When they answer all of the questions correctly and earn all of the puzzle pieces, they hear a congratulatory message and fireworks!
After spending several days learning about George Washington and Abraham Lincoln, we do fun sorting activities that help students organize and retrieve the information about each president.
We do a pocket chart sorting activity as a whole group first.
Then, we use these sorting mats during small groups and center time.
After learning about George Washington and Abraham Lincoln, we then discuss what it is like to be president, what the president does, and the requirements to become president.
This is one of the best books I have found for introducing young students to the presidency.P Is for President
This book does an excellent job of explaining all the basics of becoming and being president in a way that is perfect for young students.
After reading about what it takes to be president, I reinforce the requirements of becoming president with a fun student-made mini-book.
We read each page and students get to do something different for each one:
1.Students write their names on the line after the word “by” on the title page.
2.Students write the number 35 on the birthday cake.
3.Students draw a baby in the crib.
4.Students trace the number “14” on the map. Optional: Students can color the state on the map in which they live.
They then cut the pages apart and staple them together to create their own mini-book.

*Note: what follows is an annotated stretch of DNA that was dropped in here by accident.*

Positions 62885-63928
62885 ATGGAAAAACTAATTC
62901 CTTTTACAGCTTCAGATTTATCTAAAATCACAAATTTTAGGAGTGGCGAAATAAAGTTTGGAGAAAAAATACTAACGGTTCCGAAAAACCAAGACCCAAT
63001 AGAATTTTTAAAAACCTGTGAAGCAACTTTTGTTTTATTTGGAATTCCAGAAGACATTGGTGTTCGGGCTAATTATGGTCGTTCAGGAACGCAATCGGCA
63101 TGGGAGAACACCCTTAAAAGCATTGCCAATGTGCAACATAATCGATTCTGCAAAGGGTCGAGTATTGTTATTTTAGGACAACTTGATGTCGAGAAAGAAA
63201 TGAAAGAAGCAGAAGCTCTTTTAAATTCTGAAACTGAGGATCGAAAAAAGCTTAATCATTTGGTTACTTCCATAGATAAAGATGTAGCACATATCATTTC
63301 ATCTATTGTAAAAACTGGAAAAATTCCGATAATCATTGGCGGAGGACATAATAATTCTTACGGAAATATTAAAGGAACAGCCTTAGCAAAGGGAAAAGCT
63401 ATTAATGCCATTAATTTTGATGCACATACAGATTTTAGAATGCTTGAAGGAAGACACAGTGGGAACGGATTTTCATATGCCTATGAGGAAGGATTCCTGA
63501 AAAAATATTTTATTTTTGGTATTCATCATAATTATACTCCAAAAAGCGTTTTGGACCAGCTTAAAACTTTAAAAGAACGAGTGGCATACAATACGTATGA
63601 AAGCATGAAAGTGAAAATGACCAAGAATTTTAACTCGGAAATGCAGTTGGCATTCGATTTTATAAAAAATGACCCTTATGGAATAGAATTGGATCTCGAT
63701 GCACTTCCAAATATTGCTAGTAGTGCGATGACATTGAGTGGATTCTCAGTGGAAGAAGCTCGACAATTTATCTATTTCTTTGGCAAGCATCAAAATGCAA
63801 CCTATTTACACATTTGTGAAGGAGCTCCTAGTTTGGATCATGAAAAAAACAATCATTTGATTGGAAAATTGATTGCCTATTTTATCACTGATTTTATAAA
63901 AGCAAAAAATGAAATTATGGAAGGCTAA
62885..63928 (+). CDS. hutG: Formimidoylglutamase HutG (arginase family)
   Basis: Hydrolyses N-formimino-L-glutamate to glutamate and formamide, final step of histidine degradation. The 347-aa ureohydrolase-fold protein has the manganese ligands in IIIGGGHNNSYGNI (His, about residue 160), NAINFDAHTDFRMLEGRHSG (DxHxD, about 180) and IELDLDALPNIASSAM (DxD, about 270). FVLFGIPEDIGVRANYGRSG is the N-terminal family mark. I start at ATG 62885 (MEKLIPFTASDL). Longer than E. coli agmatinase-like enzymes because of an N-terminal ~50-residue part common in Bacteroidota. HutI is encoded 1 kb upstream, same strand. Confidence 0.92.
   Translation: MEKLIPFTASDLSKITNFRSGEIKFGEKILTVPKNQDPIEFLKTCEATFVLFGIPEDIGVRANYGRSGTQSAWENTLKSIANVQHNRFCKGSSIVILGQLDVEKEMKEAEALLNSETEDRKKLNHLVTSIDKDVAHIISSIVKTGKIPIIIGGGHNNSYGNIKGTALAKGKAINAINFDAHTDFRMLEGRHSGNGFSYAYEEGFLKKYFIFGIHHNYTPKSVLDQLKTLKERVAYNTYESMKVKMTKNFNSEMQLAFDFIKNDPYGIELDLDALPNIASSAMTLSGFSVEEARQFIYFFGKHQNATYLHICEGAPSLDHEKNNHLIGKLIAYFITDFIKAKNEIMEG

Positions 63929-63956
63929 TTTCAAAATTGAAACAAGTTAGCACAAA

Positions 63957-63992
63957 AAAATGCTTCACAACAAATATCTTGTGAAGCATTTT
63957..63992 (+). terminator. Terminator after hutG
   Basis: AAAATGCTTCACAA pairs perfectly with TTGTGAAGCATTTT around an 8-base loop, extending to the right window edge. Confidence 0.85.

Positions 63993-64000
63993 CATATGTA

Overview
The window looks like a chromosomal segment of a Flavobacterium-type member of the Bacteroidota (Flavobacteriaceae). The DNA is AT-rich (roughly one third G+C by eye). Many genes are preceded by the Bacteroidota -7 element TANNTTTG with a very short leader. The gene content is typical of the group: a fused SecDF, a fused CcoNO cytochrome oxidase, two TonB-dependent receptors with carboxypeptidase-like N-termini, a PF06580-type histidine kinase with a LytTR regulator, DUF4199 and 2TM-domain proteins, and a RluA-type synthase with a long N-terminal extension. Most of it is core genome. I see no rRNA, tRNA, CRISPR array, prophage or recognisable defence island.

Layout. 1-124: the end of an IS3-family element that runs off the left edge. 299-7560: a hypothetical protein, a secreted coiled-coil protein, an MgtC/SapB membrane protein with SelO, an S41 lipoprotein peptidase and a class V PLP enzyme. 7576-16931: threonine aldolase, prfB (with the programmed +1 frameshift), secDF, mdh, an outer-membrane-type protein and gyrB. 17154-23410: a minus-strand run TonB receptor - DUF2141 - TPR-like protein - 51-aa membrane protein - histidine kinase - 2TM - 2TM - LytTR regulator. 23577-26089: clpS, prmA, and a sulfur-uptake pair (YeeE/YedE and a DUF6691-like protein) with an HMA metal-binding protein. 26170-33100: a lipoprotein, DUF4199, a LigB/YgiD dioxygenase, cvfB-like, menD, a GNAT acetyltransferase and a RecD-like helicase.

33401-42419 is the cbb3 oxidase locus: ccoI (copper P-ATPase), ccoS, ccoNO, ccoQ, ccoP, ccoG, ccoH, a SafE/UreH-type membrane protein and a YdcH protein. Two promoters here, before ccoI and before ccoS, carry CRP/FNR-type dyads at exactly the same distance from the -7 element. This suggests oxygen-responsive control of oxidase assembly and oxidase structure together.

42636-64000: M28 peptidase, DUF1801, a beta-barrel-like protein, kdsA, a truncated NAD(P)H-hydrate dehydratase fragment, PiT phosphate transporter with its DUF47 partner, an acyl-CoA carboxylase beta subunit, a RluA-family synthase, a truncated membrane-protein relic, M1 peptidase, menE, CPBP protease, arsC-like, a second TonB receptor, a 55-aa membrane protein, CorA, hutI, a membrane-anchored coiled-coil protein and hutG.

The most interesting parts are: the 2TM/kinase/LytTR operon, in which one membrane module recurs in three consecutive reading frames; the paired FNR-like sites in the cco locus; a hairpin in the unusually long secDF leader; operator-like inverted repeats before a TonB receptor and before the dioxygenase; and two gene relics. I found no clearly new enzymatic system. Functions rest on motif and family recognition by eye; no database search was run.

We also play this fun card game that helps students visually learn and remember the 3 requirements for being president.
The game is for 2-4 players.
The object of the game is to get all 3 qualifications for being president (a birthday cake card, crib card, and USA map card).
The cards are shuffled and placed in a pile face down in the center of the playing area.
Students take turns picking a card from the pile. They all keep the first card they choose. From then on, if they choose a card they already have, they place it on the bottom of the pile (they do not keep it). If they choose a card they do not already have, they keep it. The first one to get all 3 requirements to be president is the winner.
To give students a little taste of what it might be like to be in charge and be president, I do a “class president for a day” activity where they have to make a lot of important decisions throughout the day that affect the rest of the class.
Each child is assigned a day to be class president. When they are president they get to assign all the class jobs for the day, choose the snack, select the books we read and the songs we sing, choose the center activities, center rotation schedule, and brain breaks we use that day, and dismiss tables of students to get their coats at the end of the day.
After everyone has had a turn, we discuss what it was like to be in charge of the “big decisions” in the classroom, how their decisions affected their fellow classmates, and whether or not they would want to be president of an entire country. It is pretty eye-opening for them!!